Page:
Thursday, February 5, 2015

The First Question is the Hardest but the Most Necessary

The first question that a foreigner ought to ask before starting or joining a ‘development project’ in a foreign country is ‘Why are not the local people doing this themselves?’ The answer might be very telling with insight as to where the best solution if any lies and where to direct energy and resources.
Usually, there is enough local talent and know-how to do anything these days, regardless of nationality. If however, money seems to be the limiting factor, then local bureaucrats are likely interfering and causing disruptions and delays.
More importantly, if it has not been done yet, then perhaps the local people simply do not want this change foisted on them by outsiders.
If anything, before taking action, consider leaving the task in local hands and then work to free them from oppressive governance. Part of that is not inadvertently assisting the bureaucrats by dumping funds into a deviant system, thereby propping it up and complicating the process and prolonging troubles. “I wish all NGOs would shut down. We are not beggars!” declared a shop owner in Pokhara, Nepal regarding the development situation in Nepal.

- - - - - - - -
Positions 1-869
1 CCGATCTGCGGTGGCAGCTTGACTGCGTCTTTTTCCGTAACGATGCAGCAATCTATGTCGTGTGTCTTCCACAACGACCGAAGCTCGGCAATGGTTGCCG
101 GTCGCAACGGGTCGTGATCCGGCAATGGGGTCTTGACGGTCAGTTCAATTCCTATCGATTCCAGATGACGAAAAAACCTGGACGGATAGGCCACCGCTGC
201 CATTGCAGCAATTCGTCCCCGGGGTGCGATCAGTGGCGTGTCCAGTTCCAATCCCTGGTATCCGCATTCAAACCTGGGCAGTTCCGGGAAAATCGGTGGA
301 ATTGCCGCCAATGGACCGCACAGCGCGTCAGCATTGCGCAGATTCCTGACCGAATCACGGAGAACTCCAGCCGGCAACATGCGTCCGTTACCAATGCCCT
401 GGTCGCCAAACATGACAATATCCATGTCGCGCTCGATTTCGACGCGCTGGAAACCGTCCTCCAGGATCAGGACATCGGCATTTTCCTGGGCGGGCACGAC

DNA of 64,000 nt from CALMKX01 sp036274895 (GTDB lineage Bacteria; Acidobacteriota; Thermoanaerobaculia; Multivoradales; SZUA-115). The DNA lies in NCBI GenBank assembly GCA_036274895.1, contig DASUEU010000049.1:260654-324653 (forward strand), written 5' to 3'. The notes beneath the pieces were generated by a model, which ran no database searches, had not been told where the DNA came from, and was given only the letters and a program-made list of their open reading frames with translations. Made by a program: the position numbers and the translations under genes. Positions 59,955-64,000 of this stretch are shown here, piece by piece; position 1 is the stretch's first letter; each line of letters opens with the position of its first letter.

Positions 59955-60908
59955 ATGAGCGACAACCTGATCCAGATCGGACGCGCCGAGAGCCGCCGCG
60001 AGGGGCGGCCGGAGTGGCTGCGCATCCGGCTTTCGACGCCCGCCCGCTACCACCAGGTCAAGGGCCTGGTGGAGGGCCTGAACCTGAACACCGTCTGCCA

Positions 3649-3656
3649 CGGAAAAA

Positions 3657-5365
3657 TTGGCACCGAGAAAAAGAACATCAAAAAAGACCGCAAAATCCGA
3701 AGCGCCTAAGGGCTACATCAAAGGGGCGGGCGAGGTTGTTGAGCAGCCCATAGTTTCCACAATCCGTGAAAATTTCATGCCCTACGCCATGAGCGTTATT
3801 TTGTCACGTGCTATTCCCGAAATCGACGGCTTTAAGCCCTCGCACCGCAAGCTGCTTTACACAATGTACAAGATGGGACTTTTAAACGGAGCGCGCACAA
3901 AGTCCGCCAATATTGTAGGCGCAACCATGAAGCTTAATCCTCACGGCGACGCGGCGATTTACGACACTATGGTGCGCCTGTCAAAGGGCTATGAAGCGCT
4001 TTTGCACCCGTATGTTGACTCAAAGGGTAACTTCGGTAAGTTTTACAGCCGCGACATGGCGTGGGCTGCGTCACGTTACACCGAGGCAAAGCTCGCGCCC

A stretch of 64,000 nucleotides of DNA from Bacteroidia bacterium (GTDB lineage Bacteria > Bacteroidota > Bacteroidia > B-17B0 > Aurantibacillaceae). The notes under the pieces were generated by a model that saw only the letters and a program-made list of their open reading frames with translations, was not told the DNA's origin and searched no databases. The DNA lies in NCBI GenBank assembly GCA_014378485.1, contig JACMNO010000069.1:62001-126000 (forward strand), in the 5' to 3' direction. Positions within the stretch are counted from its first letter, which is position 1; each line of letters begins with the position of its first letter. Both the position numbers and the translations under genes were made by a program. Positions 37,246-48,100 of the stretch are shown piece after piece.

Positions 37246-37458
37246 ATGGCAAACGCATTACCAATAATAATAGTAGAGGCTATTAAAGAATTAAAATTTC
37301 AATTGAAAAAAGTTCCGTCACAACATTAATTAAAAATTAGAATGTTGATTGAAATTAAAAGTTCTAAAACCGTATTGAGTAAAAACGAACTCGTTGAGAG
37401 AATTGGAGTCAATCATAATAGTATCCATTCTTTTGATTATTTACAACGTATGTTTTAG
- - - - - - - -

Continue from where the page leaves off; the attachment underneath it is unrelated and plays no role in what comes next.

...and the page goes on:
Again, if you, dear reader, are one of the  ‘aid workers’ actually making progress, then well done, you have succeeded where many others have not!

However, if the desire to donate money or materials to local people is tempting, then the following from The Center for Responsible Travel ( offers valuable guidelines for those wishing to make a difference while traveling:

“Travelers’ desire to help, interact, and learn from those they meet during their holiday is clearly positive. However, there are sometimes unintended consequences from these good intentions. Misguided contributions can perpetuate cycles of dependency, cause corruption, burden communities with unwanted or inappropriate donations, and require recipients to spend time and resources to handle ‘gifts’ they didn’t request or cannot use…when, how, and what to contribute needs to be decided by the host community, not the tourist or the tourism company.”

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